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Mischief Night (2013)

  Tags: Adam C. Edwards, Ally Walker, Charlie O’Connell, Daniel Hugh Kelly, Eric D. Wilkinson, Erica Leerhsen, Ian Bamberg, Jesse Baget, Mischief Night, Noell Coet, Richard Riehle, Richard Schenkman, Ruthless Pictures, slasher, slasher film, Stephanie Erb

Your rating: None Average: 5 (4 votes)
Reviewer Rating: 
5

Mischief Nightdvd.jpg
Rating #: 
5/10
Director: 
Richard Schenkman
Runtime: 
87 minutes
Cast: 
Daniel Hugh Kelly, Ally Walker, Noell Coet, Stephanie Erb, Adam C. Edwards, Charlie O’Connell, Erica Leerhsen, Richard Riehle, Ian Bamberg


Mischief Night comes to us from Richard Schenkman whose given us cinema greats such as Playboy: Playmates in Paradise and Abraham Lincoln vs. Zombies...*awkward silence*... He's back with Mischief Night, and just in time for Halloween (well sort of). In the film we follow a girl named Emily who suffers from psychosomatic blindness (blind mentally, not physically) and finds herself alone on the night before Halloween. While her Dad is off on a hot date, young Emily is terrorized by an unknown assailant with a mask and yellow raincoat. Naturally she can't see this person, but she knows he's there and he's up to no good--chasing her around and killing off surprise guests and whatnot; typical bad guy stuff.

Despite Richard Schenkman's dubious filmmaking past, Mischief Night actually turned out more decent than expected. I thought I was watching another typical whodunit slasher, but instead got a somewhat tense home invasion thriller. That's mostly thanks to our blind protagonist and her willingness to survive despite her current situation. The acting on Noell Coet's (Emily) part is better than average when compared to most straight-to-demand indie horror schlock.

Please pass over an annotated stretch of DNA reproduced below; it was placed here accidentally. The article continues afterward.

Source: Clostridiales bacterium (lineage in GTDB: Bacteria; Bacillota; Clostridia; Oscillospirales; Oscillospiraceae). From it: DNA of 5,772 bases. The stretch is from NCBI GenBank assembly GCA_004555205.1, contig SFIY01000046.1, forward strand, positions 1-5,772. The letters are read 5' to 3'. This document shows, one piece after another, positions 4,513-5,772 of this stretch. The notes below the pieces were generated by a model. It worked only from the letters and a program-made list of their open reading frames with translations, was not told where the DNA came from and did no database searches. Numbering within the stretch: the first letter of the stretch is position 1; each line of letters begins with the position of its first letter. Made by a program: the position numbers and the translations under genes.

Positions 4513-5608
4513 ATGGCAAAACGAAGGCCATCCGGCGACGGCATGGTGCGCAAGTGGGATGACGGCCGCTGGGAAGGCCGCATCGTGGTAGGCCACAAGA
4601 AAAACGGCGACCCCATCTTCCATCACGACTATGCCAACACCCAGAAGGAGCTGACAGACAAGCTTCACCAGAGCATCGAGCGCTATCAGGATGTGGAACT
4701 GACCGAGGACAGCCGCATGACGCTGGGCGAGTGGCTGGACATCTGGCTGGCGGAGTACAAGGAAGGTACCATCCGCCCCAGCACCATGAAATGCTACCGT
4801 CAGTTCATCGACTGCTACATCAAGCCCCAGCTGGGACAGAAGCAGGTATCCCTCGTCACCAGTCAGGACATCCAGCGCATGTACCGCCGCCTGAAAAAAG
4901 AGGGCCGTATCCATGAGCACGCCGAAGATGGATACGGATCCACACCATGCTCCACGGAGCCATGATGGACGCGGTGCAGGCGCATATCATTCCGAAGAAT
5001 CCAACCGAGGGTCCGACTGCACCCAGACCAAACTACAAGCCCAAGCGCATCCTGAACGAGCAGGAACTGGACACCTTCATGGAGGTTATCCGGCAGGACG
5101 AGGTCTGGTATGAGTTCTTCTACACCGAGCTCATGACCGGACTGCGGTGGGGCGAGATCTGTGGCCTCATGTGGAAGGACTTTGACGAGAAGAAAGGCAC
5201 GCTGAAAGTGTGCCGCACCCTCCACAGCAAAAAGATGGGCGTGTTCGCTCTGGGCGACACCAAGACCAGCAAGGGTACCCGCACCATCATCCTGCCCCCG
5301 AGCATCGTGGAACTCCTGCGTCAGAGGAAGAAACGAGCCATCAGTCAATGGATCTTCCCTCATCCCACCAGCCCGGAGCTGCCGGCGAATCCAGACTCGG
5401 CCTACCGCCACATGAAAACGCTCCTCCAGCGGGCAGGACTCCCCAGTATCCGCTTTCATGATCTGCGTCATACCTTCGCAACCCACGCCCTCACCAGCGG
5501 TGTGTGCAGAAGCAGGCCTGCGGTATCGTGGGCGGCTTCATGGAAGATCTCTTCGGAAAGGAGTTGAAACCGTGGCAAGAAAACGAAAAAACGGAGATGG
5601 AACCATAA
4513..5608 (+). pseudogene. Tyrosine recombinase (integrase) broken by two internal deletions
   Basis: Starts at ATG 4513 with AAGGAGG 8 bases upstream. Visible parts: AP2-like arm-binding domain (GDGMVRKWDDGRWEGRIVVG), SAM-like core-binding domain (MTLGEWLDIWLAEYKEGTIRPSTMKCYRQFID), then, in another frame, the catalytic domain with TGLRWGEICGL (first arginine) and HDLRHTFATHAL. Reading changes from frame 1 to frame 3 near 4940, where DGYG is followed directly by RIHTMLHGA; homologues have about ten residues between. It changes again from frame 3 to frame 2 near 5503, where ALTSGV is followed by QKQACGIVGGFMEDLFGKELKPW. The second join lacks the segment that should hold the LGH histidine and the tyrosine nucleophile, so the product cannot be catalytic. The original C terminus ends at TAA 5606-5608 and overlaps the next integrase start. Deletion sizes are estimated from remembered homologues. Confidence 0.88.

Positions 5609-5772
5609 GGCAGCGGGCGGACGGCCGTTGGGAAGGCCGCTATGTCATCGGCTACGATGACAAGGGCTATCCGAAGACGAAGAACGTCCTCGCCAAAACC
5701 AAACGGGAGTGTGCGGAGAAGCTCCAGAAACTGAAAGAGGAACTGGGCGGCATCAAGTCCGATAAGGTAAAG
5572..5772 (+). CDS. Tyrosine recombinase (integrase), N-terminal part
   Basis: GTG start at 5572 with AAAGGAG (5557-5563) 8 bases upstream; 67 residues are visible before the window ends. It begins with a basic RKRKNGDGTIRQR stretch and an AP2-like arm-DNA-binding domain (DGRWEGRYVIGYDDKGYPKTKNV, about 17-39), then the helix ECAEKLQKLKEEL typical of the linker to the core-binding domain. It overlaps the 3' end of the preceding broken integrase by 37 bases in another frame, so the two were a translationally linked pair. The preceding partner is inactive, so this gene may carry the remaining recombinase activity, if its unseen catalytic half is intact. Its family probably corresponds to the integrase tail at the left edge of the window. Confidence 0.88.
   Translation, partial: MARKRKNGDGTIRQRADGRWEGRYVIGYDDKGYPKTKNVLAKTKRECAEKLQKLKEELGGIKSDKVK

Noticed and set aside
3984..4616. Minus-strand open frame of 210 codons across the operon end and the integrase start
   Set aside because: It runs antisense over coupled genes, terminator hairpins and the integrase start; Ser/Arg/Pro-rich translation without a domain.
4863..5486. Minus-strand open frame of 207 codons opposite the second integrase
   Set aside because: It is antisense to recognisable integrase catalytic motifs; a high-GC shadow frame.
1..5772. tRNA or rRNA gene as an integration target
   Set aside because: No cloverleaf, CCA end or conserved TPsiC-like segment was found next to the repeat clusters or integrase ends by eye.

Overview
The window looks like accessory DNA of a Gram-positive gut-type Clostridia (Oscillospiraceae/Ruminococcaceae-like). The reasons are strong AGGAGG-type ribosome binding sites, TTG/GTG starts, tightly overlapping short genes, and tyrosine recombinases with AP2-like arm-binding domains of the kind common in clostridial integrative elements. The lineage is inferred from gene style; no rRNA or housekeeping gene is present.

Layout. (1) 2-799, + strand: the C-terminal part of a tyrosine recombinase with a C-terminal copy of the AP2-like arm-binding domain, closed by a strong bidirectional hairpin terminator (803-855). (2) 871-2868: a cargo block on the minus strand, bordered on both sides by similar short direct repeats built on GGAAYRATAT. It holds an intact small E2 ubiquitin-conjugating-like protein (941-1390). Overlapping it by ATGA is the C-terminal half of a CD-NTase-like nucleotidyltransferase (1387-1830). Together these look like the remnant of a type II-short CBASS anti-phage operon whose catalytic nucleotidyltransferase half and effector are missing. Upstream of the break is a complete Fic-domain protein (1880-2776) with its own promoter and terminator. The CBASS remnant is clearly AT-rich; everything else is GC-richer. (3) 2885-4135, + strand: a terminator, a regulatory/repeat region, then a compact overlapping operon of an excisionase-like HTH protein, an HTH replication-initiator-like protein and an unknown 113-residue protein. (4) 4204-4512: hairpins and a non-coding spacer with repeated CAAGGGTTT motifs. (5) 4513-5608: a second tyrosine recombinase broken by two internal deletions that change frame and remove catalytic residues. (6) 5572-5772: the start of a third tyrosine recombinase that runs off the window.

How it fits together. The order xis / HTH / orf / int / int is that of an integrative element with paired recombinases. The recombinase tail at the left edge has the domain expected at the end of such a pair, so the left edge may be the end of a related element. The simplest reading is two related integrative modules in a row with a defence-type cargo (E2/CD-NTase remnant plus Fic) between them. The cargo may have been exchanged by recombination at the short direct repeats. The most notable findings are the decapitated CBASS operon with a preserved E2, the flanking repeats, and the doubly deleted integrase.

Sadly, the fact that it's not another slasher is also the film's downfall, as the pacing is slow and we're given several filler moments where Emily could've easily been killed off, but instead the masked man just chose to stand motionless in the nearby background in attempt to create some sort of tension. I don't mind a little tension here and there, but when that's half the entire movie it becomes a problem. Aside from the horribly acted introduction kill, we don't actually see another death until well into the half-way mark.

There are a couple red herrings thrown at us to keep us guessing, but it didn't really matter since it ends rather abruptly and without any explanation other than us concluding that it was all due to it being "Mischief Night" where people can troll and act like assholes before Halloween. Had I known beforehand that this was more of a character driven dramatic thriller, I probably would have expected not seeing many deaths or blood/gore for that matter. I'll give credit that it was nice to see some changes in the usual formula, but the changes weren't enough to make up for a lot of what the movie was lacking in the pacing/scares/action department.

Mischief Night is a somewhat decent home invasion thriller, but sadly takes more than half its running time to really kick into gear. The rest of the movie is played out by one silly decision and unrealistically convenient thing after the other. If you're looking for a more character-driven dramatic home invasion indie thriller than maybe give this a look, otherwise you may wanna check elsewhere.

Posted on November 2, 2013 - 3:20am | FrighT MasteR

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